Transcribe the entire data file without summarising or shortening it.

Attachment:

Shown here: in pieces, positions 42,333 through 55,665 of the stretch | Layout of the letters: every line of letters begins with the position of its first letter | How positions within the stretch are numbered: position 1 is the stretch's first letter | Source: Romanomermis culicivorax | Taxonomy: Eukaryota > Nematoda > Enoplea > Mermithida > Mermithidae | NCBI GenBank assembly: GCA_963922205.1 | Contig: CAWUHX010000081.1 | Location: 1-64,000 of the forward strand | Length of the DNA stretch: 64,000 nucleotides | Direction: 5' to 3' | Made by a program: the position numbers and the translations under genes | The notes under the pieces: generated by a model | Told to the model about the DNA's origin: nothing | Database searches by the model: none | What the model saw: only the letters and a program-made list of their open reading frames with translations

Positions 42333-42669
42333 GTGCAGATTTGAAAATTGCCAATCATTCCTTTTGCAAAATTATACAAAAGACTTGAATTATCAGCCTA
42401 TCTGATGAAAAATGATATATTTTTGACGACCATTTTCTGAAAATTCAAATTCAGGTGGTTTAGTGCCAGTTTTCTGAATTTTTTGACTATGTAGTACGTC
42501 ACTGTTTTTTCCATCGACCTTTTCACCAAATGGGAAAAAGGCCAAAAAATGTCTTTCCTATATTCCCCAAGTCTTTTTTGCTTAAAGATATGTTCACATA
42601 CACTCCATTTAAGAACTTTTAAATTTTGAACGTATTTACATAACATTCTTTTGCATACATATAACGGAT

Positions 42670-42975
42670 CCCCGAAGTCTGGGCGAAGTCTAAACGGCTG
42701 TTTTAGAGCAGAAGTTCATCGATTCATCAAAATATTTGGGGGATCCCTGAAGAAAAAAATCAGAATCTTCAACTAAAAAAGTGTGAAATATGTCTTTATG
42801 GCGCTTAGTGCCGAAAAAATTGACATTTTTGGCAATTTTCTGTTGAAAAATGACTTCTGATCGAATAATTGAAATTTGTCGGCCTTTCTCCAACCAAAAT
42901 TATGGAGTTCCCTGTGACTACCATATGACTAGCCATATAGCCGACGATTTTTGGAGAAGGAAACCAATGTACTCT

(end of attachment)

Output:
Shown here: in pieces, positions 42,333 through 55,665 of the stretch | Layout of the letters: every line of letters begins with the position of its first letter | How positions within the stretch are numbered: position 1 is the stretch's first letter | Source: Romanomermis culicivorax | Taxonomy: Eukaryota > Nematoda > Enoplea > Mermithida > Mermithidae | NCBI GenBank assembly: GCA_963922205.1 | Contig: CAWUHX010000081.1 | Location: 1-64,000 of the forward strand | Length of the DNA stretch: 64,000 nucleotides | Direction: 5' to 3' | Made by a program: the position numbers and the translations under genes | The notes under the pieces: generated by a model | Told to the model about the DNA's origin: nothing | Database searches by the model: none | What the model saw: only the letters and a program-made list of their open reading frames with translations

Positions 42333-42669
42333 GTGCAGATTTGAAAATTGCCAATCATTCCTTTTGCAAAATTATACAAAAGACTTGAATTATCAGCCTA
42401 TCTGATGAAAAATGATATATTTTTGACGACCATTTTCTGAAAATTCAAATTCAGGTGGTTTAGTGCCAGTTTTCTGAATTTTTTGACTATGTAGTACGTC
42501 ACTGTTTTTTCCATCGACCTTTTCACCAAATGGGAAAAAGGCCAAAAAATGTCTTTCCTATATTCCCCAAGTCTTTTTTGCTTAAAGATATGTTCACATA
42601 CACTCCATTTAAGAACTTTTAAATTTTGAACGTATTTACATAACATTCTTTTGCATACATATAACGGAT

Positions 42670-42975
42670 CCCCGAAGTCTGGGCGAAGTCTAAACGGCTG
42701 TTTTAGAGCAGAAGTTCATCGATTCATCAAAATATTTGGGGGATCCCTGAAGAAAAAAATCAGAATCTTCAACTAAAAAAGTGTGAAATATGTCTTTATG
42801 GCGCTTAGTGCCGAAAAAATTGACATTTTTGGCAATTTTCTGTTGAAAAATGACTTCTGATCGAATAATTGAAATTTGTCGGCCTTTCTCCAACCAAAAT
42901 TATGGAGTTCCCTGTGACTACCATATGACTAGCCATATAGCCGACGATTTTTGGAGAAGGAAACCAATGTACTCT